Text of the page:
Vanessa was a Finance Manager taking a part-time Masters in Coastal Zone Management, who decided to escape the rat race and follow a long held dream to undertake volunteer conservation work abroad. The GVI Island Conservation project in the Seychelles allowed her to support her Masters by gaining practical experience and take the first step to fulfilling her dream.
Why did you choose this program?
I felt that the program offered me the breadth of experience I was looking for. The projects mainly related to coastal issues which fitted with my degree and would give me practical skills. I also thought that I would gain an insight into the pressures that this area of the world is experiencing from a climate change and increased tourism perspective.
What did your program provider assist you with, and what did you have to organize on your own?
GVI gave me lots of information about the project and what I would need to bring, consider, and understand about the experience. They offered the opportunity to speak to others who had previously been on the project, and they were clear that the location was isolated and basic so I had a good understanding of what to expect.
I asked questions about exactly what we would be doing (as it was outside the main turtle and Lemon Shark surveying season), and they were able to give me a list of possible projects that were scheduled for the season. This helped me decide if this was the program for me or not.
What is one piece of advice you'd give to someone going on your program?
I would say approach this with an open mind. It is basic but you do adjust to, and actually appreciate, the simplicity of off grid island life. The island is rugged, and all the treks are over hilly terrain – good robust footwear will be a blessing and worth the extra weight in your bag. Read the kit and tips list and take it on board – although some kit is available on site containing fins, masks, etc.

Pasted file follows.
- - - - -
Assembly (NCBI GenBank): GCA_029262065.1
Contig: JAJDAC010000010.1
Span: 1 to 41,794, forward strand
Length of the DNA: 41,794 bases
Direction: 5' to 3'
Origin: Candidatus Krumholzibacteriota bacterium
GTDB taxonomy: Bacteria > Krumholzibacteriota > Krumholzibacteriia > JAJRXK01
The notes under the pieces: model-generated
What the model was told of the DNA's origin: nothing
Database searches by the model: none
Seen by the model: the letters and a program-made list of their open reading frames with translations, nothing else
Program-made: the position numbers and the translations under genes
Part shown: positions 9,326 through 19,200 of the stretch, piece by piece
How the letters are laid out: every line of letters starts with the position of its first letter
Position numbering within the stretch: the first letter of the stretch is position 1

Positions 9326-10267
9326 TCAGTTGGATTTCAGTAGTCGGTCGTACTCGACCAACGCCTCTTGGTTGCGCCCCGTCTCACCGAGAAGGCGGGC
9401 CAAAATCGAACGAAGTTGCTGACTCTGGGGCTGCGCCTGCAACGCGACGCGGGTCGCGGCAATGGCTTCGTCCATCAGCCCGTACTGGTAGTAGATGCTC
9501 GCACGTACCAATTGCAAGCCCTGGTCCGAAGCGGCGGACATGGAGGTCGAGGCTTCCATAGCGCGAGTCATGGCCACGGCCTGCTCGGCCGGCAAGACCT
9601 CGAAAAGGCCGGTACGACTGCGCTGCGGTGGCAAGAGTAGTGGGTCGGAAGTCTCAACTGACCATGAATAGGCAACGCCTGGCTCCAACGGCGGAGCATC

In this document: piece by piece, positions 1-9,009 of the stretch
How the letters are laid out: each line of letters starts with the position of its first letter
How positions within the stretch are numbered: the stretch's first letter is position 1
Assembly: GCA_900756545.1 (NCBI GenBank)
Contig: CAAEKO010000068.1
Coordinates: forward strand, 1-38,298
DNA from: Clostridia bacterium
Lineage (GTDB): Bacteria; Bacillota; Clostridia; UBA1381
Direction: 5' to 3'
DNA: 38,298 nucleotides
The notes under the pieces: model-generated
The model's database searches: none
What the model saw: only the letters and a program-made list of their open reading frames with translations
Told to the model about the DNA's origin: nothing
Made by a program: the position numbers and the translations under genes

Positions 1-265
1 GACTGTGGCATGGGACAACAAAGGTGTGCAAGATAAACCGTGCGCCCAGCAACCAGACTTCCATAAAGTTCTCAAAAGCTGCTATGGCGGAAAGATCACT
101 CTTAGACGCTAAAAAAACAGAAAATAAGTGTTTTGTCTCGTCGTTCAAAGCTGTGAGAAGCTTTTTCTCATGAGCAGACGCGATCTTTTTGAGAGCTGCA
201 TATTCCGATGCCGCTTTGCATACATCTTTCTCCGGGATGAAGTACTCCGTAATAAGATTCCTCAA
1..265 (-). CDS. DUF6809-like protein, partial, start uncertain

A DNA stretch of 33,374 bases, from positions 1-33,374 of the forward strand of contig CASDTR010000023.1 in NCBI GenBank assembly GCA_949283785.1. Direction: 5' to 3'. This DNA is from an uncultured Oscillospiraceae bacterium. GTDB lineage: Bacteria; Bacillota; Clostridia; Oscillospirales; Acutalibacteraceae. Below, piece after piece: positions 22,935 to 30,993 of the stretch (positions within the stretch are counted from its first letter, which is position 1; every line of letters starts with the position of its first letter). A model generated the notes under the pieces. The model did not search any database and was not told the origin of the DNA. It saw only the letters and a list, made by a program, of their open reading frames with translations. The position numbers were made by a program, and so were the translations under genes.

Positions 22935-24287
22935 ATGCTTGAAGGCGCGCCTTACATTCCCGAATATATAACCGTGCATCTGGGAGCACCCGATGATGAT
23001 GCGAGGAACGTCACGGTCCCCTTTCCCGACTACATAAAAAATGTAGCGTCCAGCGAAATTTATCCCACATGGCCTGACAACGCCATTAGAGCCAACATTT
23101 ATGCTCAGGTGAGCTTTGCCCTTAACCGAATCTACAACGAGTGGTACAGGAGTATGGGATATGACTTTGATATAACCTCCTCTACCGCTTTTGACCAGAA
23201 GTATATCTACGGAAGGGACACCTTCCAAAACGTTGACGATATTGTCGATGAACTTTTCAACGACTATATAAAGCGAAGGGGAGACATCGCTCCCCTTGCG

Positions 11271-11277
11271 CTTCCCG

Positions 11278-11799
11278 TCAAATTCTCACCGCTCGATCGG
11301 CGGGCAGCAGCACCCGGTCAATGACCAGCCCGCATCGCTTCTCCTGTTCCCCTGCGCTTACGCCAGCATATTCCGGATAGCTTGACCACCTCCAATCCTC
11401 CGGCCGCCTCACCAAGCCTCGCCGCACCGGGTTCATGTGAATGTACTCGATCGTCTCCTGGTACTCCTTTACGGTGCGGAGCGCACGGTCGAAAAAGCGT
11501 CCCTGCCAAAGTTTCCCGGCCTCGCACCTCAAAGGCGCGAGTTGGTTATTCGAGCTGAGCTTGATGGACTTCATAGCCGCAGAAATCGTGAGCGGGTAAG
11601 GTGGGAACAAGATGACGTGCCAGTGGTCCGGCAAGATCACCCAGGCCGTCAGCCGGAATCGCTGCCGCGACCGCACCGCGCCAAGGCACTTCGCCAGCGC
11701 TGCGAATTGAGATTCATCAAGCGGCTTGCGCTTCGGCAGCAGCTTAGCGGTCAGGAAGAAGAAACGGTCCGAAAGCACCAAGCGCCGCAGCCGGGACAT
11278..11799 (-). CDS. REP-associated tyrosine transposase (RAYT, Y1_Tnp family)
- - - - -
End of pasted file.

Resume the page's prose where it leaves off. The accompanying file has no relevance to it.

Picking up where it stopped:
What does an average day/week look like as a participant of this program?
An average day starts with 7 AM chores – these are team building and not too onerous – and by 7:30, we have breakfast made by the two on duty that day. At around 8 AM, you meet with the leader of your group and share the equipment needed for the survey before setting off. You could be going to one of the beaches to check for and log turtle nesting activity, or measuring tortoises for growth data, or beach profiling, among other projects.
At 12 noon, you are back for lunch and a break then at 1 or 2 PM, you will set of for the afternoon project (which could be any of the above, or if it is your day for snorkeling, then it’s a trip out in the boat to see what marine life you can discover).
If it is a shark day, you have the afternoon off and then at 5 PM head out to the lagoon to hopefully net juvenile sharks and add their growth/population data to the project. Dinner is normally at 6 PM, and then you can slip of and read, or join in cards or other games, or take a wander to the nearby beach and look at the stars.
Going into your experience abroad, what was your biggest fear, and how did you overcome it? How did your views on the issue change?
My biggest fear was that I would be the oldest person and not fit in. This was a totally unfounded fear, and even if I had been the only mature person in the group, everyone would have made me feel welcome and included. All the volunteers and staff were brilliant, and we made a great cohesive group from the first day. In fact, it was a real joy to meet so many young people who are passionate about the environment and hear their stories of what brought them to the project.
Are there opportunities to see more than the island you are based on?
You get two to three days off per week, and that gives ample time to plan a trip to one of the other islands and experience more of the beauty of the Seychelles. The staff will drop you off on Praslin which has a bus that can take you around the island, or to the ferry port where you can get a boat to La Digue and have a weekend exploring there. You could also tag a trip to Bird onto the end of your trip – the snorkeling there is said to be amazing.